More thoughts on a father in the shadows:
When fathers refuse to live the lives of their children for them, new and unexpected vistas open up. Every child is the bearer of a unique mystery that can only be brought to light with the help of a father who respects that child’s freedom. A father who realizes that he is most a father and educator at the point when he becomes “useless”, when he sees that his child has become independent and can walk the paths of life unaccompanied. When he becomes like Joseph, who always knew that his child was not his own but had merely been entrusted to his care. In the end, this is what Jesus would have us understand when he says: “Call no man your father on earth, for you have one Father, who is in heaven” (Matthew 23:9).
Before we adopted, I remember doing some reading on the psychology of fatherhood. After the young miss arrived, I noted that many women who were oldest in a family, or only children, benefitted from fathers instilling independence, confidence, and other qualities that equipped them for a lifestyle of personal assertion and self-image. Fathers providing that balance between care and concern and offering the experience of independence, the freedom to make errors and correct them. I hope I took that to heart.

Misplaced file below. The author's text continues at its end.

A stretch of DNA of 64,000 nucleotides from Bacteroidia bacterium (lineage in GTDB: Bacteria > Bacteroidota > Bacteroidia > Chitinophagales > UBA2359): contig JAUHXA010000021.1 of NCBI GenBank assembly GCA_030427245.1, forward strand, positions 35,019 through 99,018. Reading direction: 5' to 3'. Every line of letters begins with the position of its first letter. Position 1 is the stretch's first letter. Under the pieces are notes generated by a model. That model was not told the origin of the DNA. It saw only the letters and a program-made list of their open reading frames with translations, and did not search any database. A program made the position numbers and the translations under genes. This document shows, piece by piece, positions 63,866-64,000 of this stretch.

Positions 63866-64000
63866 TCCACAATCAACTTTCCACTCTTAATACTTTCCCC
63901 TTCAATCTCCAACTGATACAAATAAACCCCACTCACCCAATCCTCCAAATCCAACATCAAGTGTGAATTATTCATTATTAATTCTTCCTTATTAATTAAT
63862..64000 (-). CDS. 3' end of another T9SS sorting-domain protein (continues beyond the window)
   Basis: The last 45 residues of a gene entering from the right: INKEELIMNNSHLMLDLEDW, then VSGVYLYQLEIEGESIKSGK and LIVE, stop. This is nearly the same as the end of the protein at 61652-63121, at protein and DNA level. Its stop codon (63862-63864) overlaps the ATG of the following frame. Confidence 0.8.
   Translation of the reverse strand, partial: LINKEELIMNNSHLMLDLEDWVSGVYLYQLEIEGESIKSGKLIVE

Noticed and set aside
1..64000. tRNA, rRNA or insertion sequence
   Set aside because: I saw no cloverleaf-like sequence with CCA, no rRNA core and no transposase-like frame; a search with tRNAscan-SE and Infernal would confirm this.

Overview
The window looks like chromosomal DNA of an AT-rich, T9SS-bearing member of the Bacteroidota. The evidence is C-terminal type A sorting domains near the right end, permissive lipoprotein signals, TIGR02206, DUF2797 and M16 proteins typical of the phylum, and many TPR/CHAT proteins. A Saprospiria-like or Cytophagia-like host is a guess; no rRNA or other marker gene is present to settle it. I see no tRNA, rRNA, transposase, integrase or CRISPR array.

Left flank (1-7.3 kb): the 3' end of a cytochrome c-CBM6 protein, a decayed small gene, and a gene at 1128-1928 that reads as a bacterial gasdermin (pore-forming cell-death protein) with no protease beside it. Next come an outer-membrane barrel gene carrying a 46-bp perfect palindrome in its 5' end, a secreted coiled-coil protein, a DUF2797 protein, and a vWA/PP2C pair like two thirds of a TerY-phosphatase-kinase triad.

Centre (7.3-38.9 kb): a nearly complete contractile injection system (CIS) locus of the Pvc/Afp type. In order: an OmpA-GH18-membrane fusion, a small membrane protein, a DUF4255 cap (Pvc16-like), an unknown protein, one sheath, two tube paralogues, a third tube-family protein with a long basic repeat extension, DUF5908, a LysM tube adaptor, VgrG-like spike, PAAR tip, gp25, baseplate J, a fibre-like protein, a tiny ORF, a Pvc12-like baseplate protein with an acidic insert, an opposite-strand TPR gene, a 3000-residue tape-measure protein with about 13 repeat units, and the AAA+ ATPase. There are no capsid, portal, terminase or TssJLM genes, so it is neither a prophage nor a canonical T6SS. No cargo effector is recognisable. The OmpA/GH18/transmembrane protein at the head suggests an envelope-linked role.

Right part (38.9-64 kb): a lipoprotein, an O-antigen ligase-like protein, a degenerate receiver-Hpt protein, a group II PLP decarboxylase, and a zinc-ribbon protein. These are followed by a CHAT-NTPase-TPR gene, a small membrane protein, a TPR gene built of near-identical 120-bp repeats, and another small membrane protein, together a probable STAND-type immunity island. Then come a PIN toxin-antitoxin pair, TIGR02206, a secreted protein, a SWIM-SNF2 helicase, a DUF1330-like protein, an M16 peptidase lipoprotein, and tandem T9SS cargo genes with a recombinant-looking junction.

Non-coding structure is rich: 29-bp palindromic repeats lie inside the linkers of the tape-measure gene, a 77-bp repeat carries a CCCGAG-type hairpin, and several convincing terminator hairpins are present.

In every exercise of our fatherhood, we should always keep in mind that it has nothing to do with possession, but is rather a “sign” pointing to a greater fatherhood. In a way, we are all like Joseph: a shadow of the heavenly Father, who “makes his sun rise on the evil and on the good, and sends rain on the just and on the unjust” (Matthew 5:45). And a shadow that follows his Son.
Agreed with the critique of possession. Too many parents think in terms of their “rights” which has the whiff of seeing their children as possessions, heirs, and images of themselves. What Pope Francis gets at here in the last titled section of his document is that fathers recognize responsibility to their children and to their daughters’ and sons’ future as adults on their own.